The case method is a supplementary teaching approach that utilizes real-life situations and puts students in the role of decision-makers facing a real-world problem. Case Studies help students:
Develop critical thinking
Think about outcomes and situations with a range of variables
Build teamwork skills across a variety of disciplines
Be better prepared for a case study type of interview with a college admissions officer
For decades, Case Studies have been successfully implemented in colleges and graduate schools in law, business and medicine.
Harvard Law School led the way, as it began to teach with cases in 1870, reversing a long history of lecture and drill. Over 80% of law cases studied throughout the world are written by Harvard faculty.
In a typical class using Case Studies, students do 85% of the talking, while the professor steers the conversation by asking questions and making observations.
Low student engagement leads to low student outcomes. Engagement is low when students can’t see the real-world application of academic knowledge.
This is where case studies fit in, as they show the real-world applications of “boring” academic theories. This is more effective when the delivery method is via a short video.
Research conducted by the OECD has proven that the introduction and implementation of this model, in secondary education, is necessary as the knowledge economy requires critical thinking and not just rote memorization.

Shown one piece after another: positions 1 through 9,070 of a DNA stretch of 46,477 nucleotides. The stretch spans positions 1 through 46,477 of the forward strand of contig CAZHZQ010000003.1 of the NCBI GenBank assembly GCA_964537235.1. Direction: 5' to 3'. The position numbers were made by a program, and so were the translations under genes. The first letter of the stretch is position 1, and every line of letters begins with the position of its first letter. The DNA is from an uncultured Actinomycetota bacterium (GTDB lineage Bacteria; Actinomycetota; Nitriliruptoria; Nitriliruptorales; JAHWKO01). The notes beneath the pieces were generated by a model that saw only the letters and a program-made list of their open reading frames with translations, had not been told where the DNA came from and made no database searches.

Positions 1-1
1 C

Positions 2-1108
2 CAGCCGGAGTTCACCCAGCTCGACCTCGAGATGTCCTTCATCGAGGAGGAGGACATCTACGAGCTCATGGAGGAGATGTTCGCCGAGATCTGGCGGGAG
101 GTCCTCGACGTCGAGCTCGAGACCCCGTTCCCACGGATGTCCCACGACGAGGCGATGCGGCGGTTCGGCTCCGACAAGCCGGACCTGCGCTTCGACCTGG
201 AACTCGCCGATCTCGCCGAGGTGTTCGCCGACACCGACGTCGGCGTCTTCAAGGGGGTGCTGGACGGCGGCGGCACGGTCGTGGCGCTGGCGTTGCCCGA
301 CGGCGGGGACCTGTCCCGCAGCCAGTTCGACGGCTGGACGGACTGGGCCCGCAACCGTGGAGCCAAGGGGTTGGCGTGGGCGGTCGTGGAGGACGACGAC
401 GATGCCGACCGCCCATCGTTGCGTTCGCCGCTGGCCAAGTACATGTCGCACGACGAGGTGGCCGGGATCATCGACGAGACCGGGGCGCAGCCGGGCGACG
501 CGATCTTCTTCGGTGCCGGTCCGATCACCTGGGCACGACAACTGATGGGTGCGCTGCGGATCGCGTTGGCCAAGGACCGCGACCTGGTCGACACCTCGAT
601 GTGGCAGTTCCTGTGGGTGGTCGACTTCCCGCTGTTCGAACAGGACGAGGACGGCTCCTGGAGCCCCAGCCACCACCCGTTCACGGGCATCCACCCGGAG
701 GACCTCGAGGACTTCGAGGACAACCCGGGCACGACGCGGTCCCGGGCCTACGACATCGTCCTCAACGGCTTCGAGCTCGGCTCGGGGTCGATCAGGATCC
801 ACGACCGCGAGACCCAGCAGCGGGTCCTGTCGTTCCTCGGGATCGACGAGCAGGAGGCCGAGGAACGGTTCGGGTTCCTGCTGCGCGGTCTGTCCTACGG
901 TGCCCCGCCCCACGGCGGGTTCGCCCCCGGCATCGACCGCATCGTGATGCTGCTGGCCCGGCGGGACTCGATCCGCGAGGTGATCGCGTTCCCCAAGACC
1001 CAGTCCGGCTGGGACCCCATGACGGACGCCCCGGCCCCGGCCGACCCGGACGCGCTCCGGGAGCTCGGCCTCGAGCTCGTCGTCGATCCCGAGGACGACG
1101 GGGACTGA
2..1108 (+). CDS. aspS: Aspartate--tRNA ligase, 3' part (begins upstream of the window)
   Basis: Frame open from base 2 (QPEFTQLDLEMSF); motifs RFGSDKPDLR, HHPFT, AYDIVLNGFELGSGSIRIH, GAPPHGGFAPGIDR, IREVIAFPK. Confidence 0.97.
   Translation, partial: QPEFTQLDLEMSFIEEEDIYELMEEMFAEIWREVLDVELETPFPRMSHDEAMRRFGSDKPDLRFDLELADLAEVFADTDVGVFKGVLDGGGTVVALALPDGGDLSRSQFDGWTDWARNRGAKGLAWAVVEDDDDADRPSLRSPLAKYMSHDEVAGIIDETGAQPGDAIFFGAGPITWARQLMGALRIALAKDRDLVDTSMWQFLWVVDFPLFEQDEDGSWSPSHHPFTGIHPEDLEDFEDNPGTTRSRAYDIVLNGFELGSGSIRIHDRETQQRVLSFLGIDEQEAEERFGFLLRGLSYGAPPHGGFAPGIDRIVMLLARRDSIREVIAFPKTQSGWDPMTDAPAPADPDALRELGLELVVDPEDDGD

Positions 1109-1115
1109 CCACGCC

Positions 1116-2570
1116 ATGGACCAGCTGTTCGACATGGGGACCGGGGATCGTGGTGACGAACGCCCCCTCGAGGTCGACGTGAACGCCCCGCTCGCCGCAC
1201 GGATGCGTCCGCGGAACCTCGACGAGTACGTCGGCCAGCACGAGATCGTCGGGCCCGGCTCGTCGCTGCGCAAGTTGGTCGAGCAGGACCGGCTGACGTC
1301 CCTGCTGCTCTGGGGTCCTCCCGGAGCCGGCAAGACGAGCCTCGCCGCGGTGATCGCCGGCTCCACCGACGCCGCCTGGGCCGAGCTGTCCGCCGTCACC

Our Case Studies have been recognized by Silicon Valley. The Silicon Valley Education Foundation (SVEF) and the New School venture fund hosted the iHub learning innovation event in Palo Alto in 2014. The founder of EduTailors was selected as a finalist in that event.
EduTailors is a rich media ecosystem, where students use the case method to master Science, Technology, Engineering and Mathematics (STEM) courses in high school.
EduTailors differentiates itself from other websites because its Case Studies:
Are 2D digital and 3D animation videos
Incorporate the Common Core and Next Generation Science Standards (NGSS)
Have a social component that stimulates both boys’ and girls’ interest in attaining a STEM degree
Promote the female entrepreneur
Focus on global issues, thereby increasing students’ understanding of other cultures